To Top

FL Governor Asks Supreme Court To Throw Out Seminole Compact Challenge

Florida’s chief executive has petitioned the state’s Supreme Court asking for a dismissal of a challenge to a gaming compact

ron desantis talking
Photo by Meg Kinnard / AP Photo
Derek Helling Avatar
3 mins read

The expected response from Florida’s highest executive officer to West Flagler Associates’ lawsuit challenging the constitutionality of the gaming compact between the state and the Seminole Tribe of Florida has landed. Amid Florida Gov. Ron DeSantis‘ campaigning for another job, however, the filing was almost too late.

It’s unclear exactly how soon the Florida Supreme Court will respond to the governor’s request to dismiss the challenge. Even if the justices in Tallahassee do so and quickly, that won’t be the final word on the matter.

Governor squeaks in request to dismiss

According to Shira Moolten of the South Florida Sun-Sentinel, the governor’s office had just 60 seconds to spare. Moolten reports that the governor filed his request to dismiss just a minute before the midnight deadline on Friday, Dec. 1.

Regardless, the request now stands. In its petition, the governor’s office argues that the plaintiff in the dispute, West Flagler Associates, waited too long to file its challenge to the constitutionality of the gaming compact between Florida, the Seminole Tribe, and the US Dept. of the Interior. The lawsuit comes more than two years after Interior approved the compact.

The governor’s response also argues that sports betting does not fit the Florida constitution‘s definition of “casino gambling.” That argument strikes at the very heart of West Flagler’s lawsuit.

The Florida Supreme Court has already issued one decision favorable to the interests of legal sports betting under the auspices of the Seminole Tribe in the state. If Florida’s governor gets his way, it could do that more permanently.

One defeat after another for West Flagler

In November, the Florida Supreme Court denied West Flagler’s request to interrupt online sports wagering via the Hard Rock Bet app in the state. West Flagler operates multiple off-track betting parlors in the state.

Under the terms of the existing gaming compact between Florida, the Seminole Tribe, and the US Dept. of the Interior, such facilities can offer in-person sports betting. However, they can only do so legally in partnership with the Seminole Tribe.

In its challenge to that compact, West Flagler argues that the agreement violates Florida’s constitution because the constitution reserves the power to expand legal gambling in the state for voters. No vote on the issue of sports betting legalization has yet taken place in Florida.

While West Flagler did wait more than two years to challenge the compact on the state level, there was no delay to its challenges to the compact’s language in federal courts. West Flagler has a pending appeal before the Supreme Court of the United States.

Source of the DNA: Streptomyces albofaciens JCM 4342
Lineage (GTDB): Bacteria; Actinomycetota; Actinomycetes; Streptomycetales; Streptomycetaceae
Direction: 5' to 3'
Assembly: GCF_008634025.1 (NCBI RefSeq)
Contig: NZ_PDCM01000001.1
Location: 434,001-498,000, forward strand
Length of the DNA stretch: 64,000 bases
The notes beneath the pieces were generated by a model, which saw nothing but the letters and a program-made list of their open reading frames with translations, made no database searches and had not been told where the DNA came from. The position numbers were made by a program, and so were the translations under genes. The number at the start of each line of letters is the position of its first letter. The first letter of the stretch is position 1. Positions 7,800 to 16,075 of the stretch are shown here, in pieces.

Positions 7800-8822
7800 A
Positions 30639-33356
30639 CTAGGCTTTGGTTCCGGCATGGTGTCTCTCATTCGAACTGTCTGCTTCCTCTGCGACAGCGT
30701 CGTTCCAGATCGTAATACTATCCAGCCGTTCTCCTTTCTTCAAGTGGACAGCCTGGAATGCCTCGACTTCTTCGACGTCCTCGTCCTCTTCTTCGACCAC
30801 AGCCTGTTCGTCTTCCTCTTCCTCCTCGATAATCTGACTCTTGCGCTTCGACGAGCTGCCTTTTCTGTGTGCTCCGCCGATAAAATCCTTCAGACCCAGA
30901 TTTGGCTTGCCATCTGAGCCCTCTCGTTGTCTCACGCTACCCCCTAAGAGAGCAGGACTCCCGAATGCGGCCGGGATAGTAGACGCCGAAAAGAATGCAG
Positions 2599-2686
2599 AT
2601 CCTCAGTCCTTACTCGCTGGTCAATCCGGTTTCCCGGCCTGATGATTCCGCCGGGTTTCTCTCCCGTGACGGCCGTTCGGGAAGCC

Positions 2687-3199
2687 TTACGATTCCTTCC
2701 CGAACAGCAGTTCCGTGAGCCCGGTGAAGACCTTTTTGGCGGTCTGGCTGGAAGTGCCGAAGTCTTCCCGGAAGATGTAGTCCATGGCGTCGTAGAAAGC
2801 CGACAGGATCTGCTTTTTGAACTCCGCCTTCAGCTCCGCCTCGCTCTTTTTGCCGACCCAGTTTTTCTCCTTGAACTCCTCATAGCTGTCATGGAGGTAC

In that action, the DC Circuit Court of Appeals ruled that US Secretary of the Interior Deb Haaland did not err when she approved the gaming compact. West Flagler wants the US Supreme Court to overturn that ruling. West Flagler has been granted an extension until February to file.

However, the US Supreme Court has not yet announced whether it will take up West Flagler’s appeal. That decision could come after the Florida Supreme Court weighs in on the governor’s request to dismiss.

Timelines may not be in sync

While working days in 2023 are waning, there might be enough left for the Florida Supreme Court to respond to the governor’s request. That doesn’t mean the US Supreme Court will render its decision yet this year, however.

There are myriad possibilities due to the existence of both federal and state challenges by West Flagler. In fact, West Flagler successfully applied for an extension to file its petition to the US Supreme Court until early February.

A majority of the potential scenarios end in the compact surviving those challenges at this point. There are only two sets of circumstances in which Hard Rock Bet has to again cease online operations in Florida.

On the state level, the Florida Supreme Court would have to deny the governor’s request to dismiss then find for the plaintiff in trial. In Washington, DC, the US Supreme Court would have to take up the appeal and find fault with the appellate court’s decision. Any other possible scenario right now leads to defeat for West Flagler.

The action in Tallahassee and Washington, DC may not sync up in terms of timing, either. While Hard Rock Bet is currently accepting online bets in Florida on a limited basis, those limitations could remain for months. The most immediate matter in Tallahassee is the governor’s petition.

Derek Helling Avatar
Written by

Derek Helling is the assistant managing editor of PlayUSA. Helling focuses on breaking news, including finance, regulation, and technology in the gaming industry. Helling completed his journalism degree at the University of Iowa and resides in Chicago

View all posts by Derek Helling

Derek Helling is the assistant managing editor of PlayUSA. Helling focuses on breaking news, including finance, regulation, and technology in the gaming industry. Helling completed his journalism degree at the University of Iowa and resides in Chicago

Privacy Policy